Transition between MET and AMT

The Death Dealer Battalion was assigned the additional tasks of conducting limited intervention and multinational exercises as its AMTs. As such, the battalion had a “grand design” to conduct MET training and validation as a primary focus and then quickly transition to its AMT-training glidepath and validations. The transition at battalion level was sequential with minimal mission creep, reducing the friction and focus of effort.

Each company and the battalion conducted a five-week intensive focus on AMTs, including light and motorized training exercises, within a COIN-centric operating environment predominantly centered on stability-and-security tasks. This training design set conditions for the battalion’s multinational TSC-E in Oman and Saudi Arabia.

The AMT transition commenced with battalion-facilitated, company-operated unstabilized gunnery and culminated in company STXs within a COIN operating environment, validating the battalion and companies for future contingencies and multinational exercises. Moreover, the battalion conducted multiple non-combatant evacuation STXs and exercises, thus validating a capability essential for contingency operations as well as the AMT of limited intervention.

Using a similar approach as with the MET training, the battalion refrained from myopically focusing on just one warfighting function, but rather embraced a holistic approach in validating all capabilities for AMT operations. The highlighted function is the scalable mission-command nodes the battalion developed to meet theater requirements.

First, the battalion developed, exercised and validated three tactical CP configurations:

  • A light configuration used for rotary-wing flyaway missions, ready to deploy with 18 hours;
  • A wheeled configuration used for any contingency and/or fixed-wing flyaway mission, ready to deploy within 48 hours; and
  • A heavy configuration ready to deploy within 72 hours.

The battalion was able to fully operate two tactical CPs simultaneously throughout the AOR while retaining the TOC.

Integrating partners

The brilliancy of the grand training design from METL to AMT enabled a synergy of effort facilitating, encouraging and embracing regional-partner integration. For example, during METL training, the KLF participated in the small-arms gunnery, observed ABCT Level I gunnery, observed the platoon and company STXs, and fully integrated into the battalion STXs of Intrepid Centurion. During AMT training, our Kuwaiti partners once again observed and integrated into CQM and close-quarters battle drills, and observed the battalion’s stability-and-security training, increasing interoperability of the partnered forces.

More importantly, and more strategically significant, was the full integration of the Royal Omani Land Forces battalion and company during Operation Inferno Creek, and of the Royal Saudi Land Forces brigade and battalion during Operation Friendship III. The TSC-E in Oman focused on light-infantry operations within a COIN operating environment. The TSC-E in Saudi Arabia focused on COIN and wide-area security (WAS) operations. Both of these exercises increased interoperability and military-to-military/state-to-state cooperation, which was exactly what a RAF is charged to do.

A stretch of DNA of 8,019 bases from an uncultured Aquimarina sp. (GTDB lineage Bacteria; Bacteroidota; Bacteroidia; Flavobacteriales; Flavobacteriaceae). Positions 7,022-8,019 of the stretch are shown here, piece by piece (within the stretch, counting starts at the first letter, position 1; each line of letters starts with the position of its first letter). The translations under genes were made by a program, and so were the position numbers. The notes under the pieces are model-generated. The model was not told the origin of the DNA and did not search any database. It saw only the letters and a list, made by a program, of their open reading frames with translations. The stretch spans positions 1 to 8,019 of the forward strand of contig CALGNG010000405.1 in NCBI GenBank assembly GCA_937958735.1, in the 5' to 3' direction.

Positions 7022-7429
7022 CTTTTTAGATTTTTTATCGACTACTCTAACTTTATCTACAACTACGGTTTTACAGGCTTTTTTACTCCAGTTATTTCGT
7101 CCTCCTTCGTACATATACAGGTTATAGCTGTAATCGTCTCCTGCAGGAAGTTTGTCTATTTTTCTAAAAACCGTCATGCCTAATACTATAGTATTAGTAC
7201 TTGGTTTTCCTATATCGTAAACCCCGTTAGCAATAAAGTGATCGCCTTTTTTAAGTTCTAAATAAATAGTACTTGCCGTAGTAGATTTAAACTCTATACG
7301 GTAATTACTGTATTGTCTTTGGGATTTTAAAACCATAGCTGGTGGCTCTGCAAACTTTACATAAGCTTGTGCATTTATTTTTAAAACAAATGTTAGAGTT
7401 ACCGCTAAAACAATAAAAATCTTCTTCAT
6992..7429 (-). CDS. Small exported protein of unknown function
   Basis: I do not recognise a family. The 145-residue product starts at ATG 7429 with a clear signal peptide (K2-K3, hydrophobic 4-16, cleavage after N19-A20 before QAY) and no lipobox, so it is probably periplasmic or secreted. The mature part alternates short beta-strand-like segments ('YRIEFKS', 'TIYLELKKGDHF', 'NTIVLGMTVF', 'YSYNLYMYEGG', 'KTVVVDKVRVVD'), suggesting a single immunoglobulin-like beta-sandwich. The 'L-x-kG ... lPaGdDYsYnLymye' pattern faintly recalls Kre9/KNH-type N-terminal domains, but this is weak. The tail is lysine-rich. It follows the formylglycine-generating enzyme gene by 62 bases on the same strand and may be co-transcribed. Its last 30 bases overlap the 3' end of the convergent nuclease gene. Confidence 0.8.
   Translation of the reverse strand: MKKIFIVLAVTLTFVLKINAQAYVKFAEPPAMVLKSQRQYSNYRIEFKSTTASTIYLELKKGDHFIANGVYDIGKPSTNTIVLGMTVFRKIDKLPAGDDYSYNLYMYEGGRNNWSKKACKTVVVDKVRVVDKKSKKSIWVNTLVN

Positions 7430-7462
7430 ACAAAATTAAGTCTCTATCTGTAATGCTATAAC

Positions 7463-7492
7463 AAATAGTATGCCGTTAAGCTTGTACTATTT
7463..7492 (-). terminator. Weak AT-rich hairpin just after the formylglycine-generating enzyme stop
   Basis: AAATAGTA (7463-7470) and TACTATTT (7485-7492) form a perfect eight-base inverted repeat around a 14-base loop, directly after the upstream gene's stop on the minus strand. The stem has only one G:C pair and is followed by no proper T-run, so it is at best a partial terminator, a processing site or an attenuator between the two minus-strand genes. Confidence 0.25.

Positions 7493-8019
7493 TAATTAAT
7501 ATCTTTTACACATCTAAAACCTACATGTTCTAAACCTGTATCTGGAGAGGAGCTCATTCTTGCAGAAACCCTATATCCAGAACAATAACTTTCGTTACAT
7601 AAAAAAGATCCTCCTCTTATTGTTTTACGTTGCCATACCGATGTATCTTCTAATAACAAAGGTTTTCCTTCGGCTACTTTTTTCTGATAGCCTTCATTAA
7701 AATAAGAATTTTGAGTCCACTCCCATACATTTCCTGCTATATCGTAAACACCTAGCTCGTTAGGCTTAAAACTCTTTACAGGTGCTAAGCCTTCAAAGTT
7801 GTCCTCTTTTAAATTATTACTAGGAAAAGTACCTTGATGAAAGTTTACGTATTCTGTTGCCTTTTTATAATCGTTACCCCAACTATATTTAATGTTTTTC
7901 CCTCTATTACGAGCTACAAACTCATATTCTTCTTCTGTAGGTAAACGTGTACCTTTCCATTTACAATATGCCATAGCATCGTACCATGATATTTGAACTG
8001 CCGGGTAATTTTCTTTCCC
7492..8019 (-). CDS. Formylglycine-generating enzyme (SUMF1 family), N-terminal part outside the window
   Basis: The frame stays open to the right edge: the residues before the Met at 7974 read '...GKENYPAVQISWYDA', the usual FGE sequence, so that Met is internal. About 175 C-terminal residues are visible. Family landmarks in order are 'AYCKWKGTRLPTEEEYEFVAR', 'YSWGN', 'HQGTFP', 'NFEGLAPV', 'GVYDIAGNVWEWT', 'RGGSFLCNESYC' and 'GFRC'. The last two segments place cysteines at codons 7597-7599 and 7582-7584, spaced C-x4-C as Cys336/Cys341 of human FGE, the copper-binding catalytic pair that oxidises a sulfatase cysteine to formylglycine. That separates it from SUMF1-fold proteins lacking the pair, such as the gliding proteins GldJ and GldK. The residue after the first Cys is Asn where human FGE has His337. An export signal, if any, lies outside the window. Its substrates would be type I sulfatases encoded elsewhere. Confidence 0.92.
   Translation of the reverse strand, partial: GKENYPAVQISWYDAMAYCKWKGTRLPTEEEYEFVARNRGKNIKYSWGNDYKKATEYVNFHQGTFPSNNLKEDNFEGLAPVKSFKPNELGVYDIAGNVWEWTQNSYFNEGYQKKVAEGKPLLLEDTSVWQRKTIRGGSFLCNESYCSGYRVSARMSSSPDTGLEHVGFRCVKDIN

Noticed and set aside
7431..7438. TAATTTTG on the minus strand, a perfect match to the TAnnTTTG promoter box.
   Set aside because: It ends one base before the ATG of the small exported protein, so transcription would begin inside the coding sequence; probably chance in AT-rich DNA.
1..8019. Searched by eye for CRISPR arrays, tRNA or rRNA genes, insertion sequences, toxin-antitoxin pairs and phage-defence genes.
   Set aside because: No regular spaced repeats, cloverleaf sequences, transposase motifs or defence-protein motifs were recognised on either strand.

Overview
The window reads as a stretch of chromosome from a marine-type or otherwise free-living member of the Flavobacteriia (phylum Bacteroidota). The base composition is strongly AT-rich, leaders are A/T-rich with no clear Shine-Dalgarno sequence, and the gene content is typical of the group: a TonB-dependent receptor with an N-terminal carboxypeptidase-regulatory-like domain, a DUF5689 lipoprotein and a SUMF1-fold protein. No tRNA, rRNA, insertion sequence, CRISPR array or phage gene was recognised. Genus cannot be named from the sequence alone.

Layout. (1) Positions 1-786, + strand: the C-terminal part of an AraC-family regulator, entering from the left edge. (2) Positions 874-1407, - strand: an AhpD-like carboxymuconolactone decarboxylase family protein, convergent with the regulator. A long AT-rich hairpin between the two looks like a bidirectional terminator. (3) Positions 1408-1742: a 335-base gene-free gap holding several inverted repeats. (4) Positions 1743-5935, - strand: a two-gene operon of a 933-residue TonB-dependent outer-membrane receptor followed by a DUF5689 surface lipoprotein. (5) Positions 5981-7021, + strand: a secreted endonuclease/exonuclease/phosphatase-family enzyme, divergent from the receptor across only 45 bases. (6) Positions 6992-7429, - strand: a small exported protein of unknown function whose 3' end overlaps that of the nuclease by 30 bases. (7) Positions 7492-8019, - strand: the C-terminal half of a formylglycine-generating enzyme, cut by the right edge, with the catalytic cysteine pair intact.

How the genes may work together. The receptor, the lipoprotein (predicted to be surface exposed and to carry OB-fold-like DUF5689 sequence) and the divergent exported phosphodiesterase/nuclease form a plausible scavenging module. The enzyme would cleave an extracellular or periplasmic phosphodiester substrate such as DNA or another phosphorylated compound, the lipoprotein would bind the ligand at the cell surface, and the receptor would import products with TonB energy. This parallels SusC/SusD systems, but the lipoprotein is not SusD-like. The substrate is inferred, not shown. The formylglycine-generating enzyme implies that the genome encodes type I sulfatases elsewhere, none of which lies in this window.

To fully realize and complete the endstate of an MRF nested with multiple requirements from brigade and USARCENT while successfully balancing multinational exercises, the battalion effectively, efficiently and endlessly trained to maintain readiness. Over the course of the nine-month deployment, the battalion spent 183 days training in the Kuwaiti desert and surrounding region. The unit conducted 24 platoon and company CAM EXEVALs – including 24 combined-arms breaches using the Assault Breach Vehicle. The 1-67 also conducted two battalion-sized exercises integrating both CAM and WAS, three company air-assault exercises, three multinational TSC-Es throughout the region, seven joint air-attack team (JAAT) live-fire exercises, 54 tactical exchanges and engagements with Kuwaiti partnered brigades, and holistic wheeled and track services.

To conclude, a habitual RAF for USARCENT is essential and understandably nascent, but maturing hopefully by FY16. The concept – and soon the reality – of RAF is the future of an Army that remains globally responsive and relevant through regional engagements. This provides a full range of capabilities to COCOMs in a joint, whole-of-government and/or multinational environment. Furthermore, RAF reinforces and synchronizes the Army’s strategic framework of prevent, shape and win.

The friction lies with effective balancing of RAF requirements with readiness requirements. We as the authors of this article attempted and hopefully demonstrated a “way” to achieve success through the simultaneity of both missions. Without a doubt, 1-67 Armor Regiment effectively combined AMT training and MET training that indeed reinforced strategic partnerships and retained absolute readiness for any contingency.


1The National Security Strategy, the White House, Washington, DC, 2010.

2Army Strategic Planning Guidance 2013, Department of the Army, Washington, DC, 2013.

Further reading

Professional-development toolkit, “Chief of Staff of the Army Gen. Raymond T. Odierno: Prevent, Shape, Win,”, January 2013.

Professional-development toolkit, “Army will prepare for future with regionally aligned forces,”, February 2013.